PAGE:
summary This proposed paper will highlight the work of a “pre-architecture” graduate student’s work produced in a “Digital Design II” course in Spring 06. This student has a bachelor’s degree in Architectural Technologies and hopes to attend a “professional” degree program in architecture after completing our Master of Science degree program. The student entered our “pre / post-professional” graduate program as a means of learning more about design, technology and architecture. This provided a rare opportunity to do “research” in the area of digital technology in the early formative phases of a new architecture / design students development. The student chose to study “shadows” as a means of design inquiry. The primary focus of the work was the study of various “4” x 4” x 4” “space-cubes.” The student was given various “design” constraints, and “transformative” operations for the study of positive-negative space relationships, light+shadows, and surface as a means of gaining in-sight to form. The CADCAM tools proved to be empowering for the student’s exploration and learning. With the recent emergence of both more user-friendly hardware and software, we are seeing a paradigm shift in design “ideation.” This is attributed to the evolving human-computer-interface (HCI) that now allows a fluidic means of creative design ideation, digital representation and physical making. Computing technology is now infusing early conceptual design ideation and allowing designers, and form, to follow their ideas. The argument will be supported with primary evidence generated in our pedagogy and research that has shown the visualization and representational power of emerging 2D and 3D CADCAM tools. This paper will analyze the basic “digital design” process used by the writer’s student. Architectural form concepts, heretofore, impossible to model and represent, are now possible due to CADCAM. Emerging designers are integrating “digital thinking” in their fundamental conceptualization of form. These creative free-forms are only feasible for translation to tectonic form using digital design-make techniques. CADCAM tools are empowering designers for form exploration and design creativity. Current computing technology is now infusing the creative design process; the computer is becoming a design “partner” with the designer and is changing form and architecture; thus, we are now seeing unprecedented design-make creativity in architecture.
keywords Basic Design; CADCAM; Digital Design; Virtual 3D Models; Physical 3D Printed Models
series SIGRADI
email lbarrow@caad.msstate.edu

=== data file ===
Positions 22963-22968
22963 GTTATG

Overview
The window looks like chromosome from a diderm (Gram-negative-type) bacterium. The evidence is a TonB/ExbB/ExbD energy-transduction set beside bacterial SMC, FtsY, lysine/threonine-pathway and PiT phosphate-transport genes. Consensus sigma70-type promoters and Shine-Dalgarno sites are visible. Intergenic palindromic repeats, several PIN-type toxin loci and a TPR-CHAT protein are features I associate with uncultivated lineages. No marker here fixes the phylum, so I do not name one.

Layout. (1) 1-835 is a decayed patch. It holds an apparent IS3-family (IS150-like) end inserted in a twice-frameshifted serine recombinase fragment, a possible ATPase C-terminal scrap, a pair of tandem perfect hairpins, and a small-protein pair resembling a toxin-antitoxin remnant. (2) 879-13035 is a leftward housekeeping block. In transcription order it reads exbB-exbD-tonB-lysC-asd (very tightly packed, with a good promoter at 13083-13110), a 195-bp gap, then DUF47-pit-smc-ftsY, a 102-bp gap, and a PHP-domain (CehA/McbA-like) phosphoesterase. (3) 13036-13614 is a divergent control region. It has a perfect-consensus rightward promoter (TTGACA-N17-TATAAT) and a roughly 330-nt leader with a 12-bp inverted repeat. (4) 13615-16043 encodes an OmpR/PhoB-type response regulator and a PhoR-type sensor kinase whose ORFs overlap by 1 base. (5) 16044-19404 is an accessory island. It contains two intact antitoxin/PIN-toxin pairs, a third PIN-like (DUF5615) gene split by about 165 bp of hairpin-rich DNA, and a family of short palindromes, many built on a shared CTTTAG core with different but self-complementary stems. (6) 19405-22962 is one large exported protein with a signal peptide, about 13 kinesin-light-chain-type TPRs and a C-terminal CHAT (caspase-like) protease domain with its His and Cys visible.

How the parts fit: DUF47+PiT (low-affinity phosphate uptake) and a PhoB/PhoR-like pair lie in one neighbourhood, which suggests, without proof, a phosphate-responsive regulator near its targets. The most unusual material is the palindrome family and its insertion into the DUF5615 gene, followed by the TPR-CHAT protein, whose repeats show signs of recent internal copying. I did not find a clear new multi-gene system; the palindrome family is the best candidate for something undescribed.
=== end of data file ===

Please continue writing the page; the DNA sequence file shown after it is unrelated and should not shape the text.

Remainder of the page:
last changed 2016/03/10 08:47

_id ed51
authors Bergeron, Philippe
year 1986
title A General Version of Crow's Shadow Volumes
source IEEE Computer Graphics and Applications September, 1986. vol. 6: pp. 17-28 : col. ill. includes bibliography.
summary In 1977 Frank Crow introduced a new class of algorithms for the generation of shadows. His technique, based on the concept of shadow volumes, assumes a polygonal database and a constrained environment. For example, polyhedrons must be closed, and polygons must be planar. This article presents a new version of Crow's algorithm, developed at the Universite de Montreal, which attempts a less constrained environment. The method has allowed the handling of both open and closed models and nonplanar polygons with the viewpoint anywhere, including any shadow volume. It does not, however, sacrifice the essential features of Crow's original version: penetration between polygons is allowed, and any number of light sources can be defined anywhere in 3D space, including the view volume and any shadow volume. The method has been used successfully in the film Tony de Peltrie and is easily incorporated into an existing scan-line, hidden-surface algorithm
keywords algorithms, shadowing, polygons, computer graphics
series CADline
last changed 1999/02/12 14:07

_id sigradi2015_sp_8.78
id sigradi2015_sp_8.78
authors Bernal, Alberto Nope; Alvarado, Rodrigo García; Flores, Javier Guarachi; Carvajal, Ricardo Arellano
year 2015
title Analysis of active solar parameters in health
source SIGRADI 2015 [Proceedings of the 19th Conference of the Iberoamerican Society of Digital Graphics - vol. 2 - ISBN: 978-85-8039-133-6] Florianópolis, SC, Brasil 23-27 November 2015, pp. 792-796.
summary This work was developed based on the register of health servicesin the municipality of Concepción Chile, selecting three establishments as models of concentrated consume. Technical morphological and location characteristics of each facility were analyzed in order to identify the volumetric relation, the influence of shadows and solar potential roofs and facades, linking with the future implementation of materials and technologies that present thermal and /or photovoltaic properties. The computer implementation of parameterization and simulation applied to the morphology of each facility analyzed the active parameters that affecting solar gain, stating a relationship between volume, solar collection, and the percentage of energy demand covered.
keywords Solar Energy, Parametric Design, Active Parameters, Health Facilities, Chile
series SIGRADI
email albertonope@gmail.com
last changed 2016/03/10 08:47